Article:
Casting Out Nines: Why It Works

Last week we looked at how to “cast out nines” to check arithmetic, and touched only briefly on its relationship with modular arithmetic and remainders. Here we’ll look at several explanations of why it works, aimed at different levels of students, with varying levels of success..

Frustums: Not Frustrating but Fascinating

We’ve looked in the past at volumes and surface areas of familiar geometric shapes like spheres, pyramids, and cones; but more can be done. If we cut parallel to the base of a pyramid or cone, the result is called a frustum (no, not a frustrum!). Let’s derive some formulas, which will be remarkably simple.

How to Think About the Product and Quotient Rules

Last time, we considered the Chain Rule for derivatives. This time, we’ll look at the product and quotient rules, focusing on how to keep the formulas straight, and make them easier to apply. We’ll look primarily at the quotient rule to start with, and then examine the product rule at the end.

Is Zero Really a Number?

A recent comment on the site raised questions about zero, beyond what we have discussed in the past about division by zero. Here we’ll look at basic questions about whether zero is actually a number at all, and then about multiplication by zero, which confuses a lot of people.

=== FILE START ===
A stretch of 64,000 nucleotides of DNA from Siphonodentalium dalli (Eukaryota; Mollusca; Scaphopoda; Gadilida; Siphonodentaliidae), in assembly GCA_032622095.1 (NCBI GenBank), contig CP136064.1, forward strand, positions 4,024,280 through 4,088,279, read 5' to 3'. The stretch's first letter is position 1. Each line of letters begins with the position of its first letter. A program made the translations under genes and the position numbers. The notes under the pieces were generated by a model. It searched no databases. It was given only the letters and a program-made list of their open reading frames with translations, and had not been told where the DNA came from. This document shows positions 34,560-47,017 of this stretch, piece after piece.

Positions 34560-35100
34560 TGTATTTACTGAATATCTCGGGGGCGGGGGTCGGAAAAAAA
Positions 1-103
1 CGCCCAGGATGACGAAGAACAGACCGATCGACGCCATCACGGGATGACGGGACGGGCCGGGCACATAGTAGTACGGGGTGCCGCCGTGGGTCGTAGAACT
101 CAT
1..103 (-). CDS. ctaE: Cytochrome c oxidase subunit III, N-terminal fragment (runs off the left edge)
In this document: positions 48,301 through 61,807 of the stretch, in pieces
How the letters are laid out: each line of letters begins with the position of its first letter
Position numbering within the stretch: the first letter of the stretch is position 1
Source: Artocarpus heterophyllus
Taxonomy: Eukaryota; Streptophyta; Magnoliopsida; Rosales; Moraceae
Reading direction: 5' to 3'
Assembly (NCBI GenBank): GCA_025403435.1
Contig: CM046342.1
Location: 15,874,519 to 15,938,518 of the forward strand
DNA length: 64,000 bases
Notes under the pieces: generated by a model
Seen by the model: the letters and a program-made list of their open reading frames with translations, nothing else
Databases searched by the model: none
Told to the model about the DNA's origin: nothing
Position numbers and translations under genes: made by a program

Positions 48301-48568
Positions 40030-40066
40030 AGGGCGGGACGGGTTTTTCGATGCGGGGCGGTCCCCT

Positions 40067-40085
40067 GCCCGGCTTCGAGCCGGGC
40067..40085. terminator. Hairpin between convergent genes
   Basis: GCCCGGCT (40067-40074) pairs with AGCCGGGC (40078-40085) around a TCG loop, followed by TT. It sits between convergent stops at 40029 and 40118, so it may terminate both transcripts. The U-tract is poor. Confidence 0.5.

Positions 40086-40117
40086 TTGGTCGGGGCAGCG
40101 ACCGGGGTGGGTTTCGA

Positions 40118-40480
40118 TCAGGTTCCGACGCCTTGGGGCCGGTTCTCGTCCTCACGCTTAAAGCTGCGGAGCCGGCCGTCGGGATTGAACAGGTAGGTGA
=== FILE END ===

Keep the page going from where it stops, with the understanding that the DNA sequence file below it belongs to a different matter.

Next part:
Euler’s Formula: Complex Numbers as Exponents

Last week we explored how the polar form of complex numbers gives multiplication a simple geometric meaning. Here we’ll go one more step, and express polar form exponentially, which makes DeMoivre’s theorem trivial, and gives us a simple notation to replace “cis”.

Negative x Negative = Positive? Abstract Proofs

Last time we looked at explanations for the product of negative numbers in terms of various concrete models or examples. But it really requires a mathematical proof, as we’ll explain and demonstrate here, first with a couple different proofs, then with the bigger picture, giving the context of such proofs.